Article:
Online With the Farriers' Forum

A number of different questions were posed this past month regarding shoeing basics

Q: As you look back over your career as a farrier, you may have things that you’ve done that stick out in your mind, either something that was very positive or negative. Think back to the first days of farrier school and/or your apprenticeship. 

With a new semester of farrier classes about to begin, what advice do you have for new farrier science students about to begin a career in horseshoeing? I would like to pass along any advice you might have to our new students as they begin their new career. 

Our farrier program is somewhat unusual in that students typically attend both theory and hands-on farriery classes (from shoeing to blacksmithing to anatomy to business management) for more than one semester. Any advice you have for advanced students would be shared also. 

—Nate Allen, Farrier Science Instructor, Mesa Technical College, Tucumcari, NM, allenk@sr66.com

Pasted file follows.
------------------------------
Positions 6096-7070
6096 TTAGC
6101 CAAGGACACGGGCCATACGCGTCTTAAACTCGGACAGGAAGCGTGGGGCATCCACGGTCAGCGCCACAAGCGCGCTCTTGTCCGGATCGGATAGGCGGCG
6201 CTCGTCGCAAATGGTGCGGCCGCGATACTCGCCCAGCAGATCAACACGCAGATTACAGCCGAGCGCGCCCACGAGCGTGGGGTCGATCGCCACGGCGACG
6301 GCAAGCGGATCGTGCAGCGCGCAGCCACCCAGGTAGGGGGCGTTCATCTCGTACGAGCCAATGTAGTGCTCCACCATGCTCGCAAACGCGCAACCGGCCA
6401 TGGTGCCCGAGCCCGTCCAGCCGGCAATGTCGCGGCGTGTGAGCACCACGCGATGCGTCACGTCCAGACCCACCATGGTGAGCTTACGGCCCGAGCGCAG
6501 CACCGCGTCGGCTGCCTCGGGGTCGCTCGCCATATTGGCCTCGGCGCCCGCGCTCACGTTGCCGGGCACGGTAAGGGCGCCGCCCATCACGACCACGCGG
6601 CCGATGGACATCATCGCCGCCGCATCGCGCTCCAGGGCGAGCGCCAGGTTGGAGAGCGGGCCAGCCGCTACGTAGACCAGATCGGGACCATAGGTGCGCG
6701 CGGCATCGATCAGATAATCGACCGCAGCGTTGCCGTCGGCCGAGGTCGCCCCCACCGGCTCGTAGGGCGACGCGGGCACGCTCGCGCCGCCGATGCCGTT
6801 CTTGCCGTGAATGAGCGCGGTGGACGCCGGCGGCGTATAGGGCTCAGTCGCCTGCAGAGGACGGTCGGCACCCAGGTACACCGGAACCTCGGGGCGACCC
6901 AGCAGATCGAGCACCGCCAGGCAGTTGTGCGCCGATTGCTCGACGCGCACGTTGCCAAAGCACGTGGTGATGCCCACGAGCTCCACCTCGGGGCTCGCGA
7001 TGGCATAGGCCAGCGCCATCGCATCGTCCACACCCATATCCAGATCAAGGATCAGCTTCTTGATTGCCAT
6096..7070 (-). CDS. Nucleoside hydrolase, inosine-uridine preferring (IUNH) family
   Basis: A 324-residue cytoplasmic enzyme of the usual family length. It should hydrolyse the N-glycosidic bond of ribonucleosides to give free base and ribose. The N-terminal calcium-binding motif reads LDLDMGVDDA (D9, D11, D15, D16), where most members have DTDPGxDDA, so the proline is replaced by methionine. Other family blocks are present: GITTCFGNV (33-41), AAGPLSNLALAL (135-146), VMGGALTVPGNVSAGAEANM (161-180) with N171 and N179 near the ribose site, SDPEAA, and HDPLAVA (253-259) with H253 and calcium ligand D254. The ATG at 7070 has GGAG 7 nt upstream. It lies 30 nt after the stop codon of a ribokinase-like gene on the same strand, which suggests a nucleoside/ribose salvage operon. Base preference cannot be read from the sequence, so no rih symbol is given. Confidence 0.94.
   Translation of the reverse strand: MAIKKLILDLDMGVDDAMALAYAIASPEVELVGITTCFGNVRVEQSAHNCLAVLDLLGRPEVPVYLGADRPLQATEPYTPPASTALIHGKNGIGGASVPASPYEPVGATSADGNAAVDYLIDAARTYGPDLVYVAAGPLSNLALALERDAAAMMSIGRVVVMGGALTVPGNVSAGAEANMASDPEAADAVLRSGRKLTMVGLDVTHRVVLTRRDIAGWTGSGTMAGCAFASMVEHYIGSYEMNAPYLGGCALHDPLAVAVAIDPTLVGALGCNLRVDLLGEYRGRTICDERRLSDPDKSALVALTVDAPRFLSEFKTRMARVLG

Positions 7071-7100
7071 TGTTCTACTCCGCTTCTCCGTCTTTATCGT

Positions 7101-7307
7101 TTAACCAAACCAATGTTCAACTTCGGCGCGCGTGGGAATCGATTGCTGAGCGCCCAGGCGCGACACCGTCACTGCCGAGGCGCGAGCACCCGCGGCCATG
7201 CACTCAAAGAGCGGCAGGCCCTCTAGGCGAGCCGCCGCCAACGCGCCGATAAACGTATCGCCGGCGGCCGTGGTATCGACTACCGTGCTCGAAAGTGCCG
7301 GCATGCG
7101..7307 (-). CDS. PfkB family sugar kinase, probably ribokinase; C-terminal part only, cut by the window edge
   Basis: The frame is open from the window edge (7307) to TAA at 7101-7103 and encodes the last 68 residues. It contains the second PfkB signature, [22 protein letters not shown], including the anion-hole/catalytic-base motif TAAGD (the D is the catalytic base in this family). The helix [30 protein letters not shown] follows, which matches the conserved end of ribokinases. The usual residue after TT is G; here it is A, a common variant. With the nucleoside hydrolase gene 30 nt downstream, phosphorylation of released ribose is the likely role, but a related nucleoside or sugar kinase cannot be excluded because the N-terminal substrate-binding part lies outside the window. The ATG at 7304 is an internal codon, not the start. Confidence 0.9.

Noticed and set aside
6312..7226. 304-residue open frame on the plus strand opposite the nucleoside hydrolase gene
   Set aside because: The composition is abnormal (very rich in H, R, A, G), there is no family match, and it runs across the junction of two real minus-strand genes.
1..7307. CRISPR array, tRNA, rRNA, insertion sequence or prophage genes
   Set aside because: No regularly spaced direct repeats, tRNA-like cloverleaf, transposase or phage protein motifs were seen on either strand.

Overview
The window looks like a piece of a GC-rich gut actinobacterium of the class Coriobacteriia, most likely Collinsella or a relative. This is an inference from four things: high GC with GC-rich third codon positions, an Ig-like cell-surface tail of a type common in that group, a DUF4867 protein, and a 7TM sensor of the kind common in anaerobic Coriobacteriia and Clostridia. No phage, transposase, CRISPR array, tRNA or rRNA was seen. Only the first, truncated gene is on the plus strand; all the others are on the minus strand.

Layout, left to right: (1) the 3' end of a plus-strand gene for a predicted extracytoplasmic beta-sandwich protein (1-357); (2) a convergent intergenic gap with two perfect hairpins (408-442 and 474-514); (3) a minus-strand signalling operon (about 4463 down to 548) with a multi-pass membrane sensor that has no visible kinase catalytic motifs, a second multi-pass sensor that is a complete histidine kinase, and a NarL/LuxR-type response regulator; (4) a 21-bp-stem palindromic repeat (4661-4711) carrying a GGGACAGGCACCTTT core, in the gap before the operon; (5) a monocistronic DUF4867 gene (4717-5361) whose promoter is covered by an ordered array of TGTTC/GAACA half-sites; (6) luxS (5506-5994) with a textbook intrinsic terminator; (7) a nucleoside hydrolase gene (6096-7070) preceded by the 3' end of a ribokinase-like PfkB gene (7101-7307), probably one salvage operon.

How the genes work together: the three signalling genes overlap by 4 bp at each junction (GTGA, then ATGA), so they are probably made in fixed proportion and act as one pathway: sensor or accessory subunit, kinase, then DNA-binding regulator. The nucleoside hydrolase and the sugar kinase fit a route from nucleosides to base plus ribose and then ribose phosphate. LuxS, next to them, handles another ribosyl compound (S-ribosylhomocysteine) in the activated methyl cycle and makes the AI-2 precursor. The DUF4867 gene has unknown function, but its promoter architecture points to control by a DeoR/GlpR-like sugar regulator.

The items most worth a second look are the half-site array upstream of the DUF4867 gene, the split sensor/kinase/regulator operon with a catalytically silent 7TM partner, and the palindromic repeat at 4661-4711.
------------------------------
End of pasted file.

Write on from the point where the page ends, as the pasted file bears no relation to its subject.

A: Next summer will be better! And it always is. 

  —Bill Adams, marbil13@northcoast.com

A: One of the most important things a new farrier should remember is not to forget the basics of shoeing. My Principles of Horseshoeing book (by Dr. Doug Butler) is extremely well used. After 10 years in the industry, whenever I am stuck, I refer back to it. 

It is also important not to overdo it. Even if you feel you can do more horses per day, slow down or you will pay dearly for the overuse of your body in later years. Understand  your limits. Don’t get under ill-mannered or untrained…

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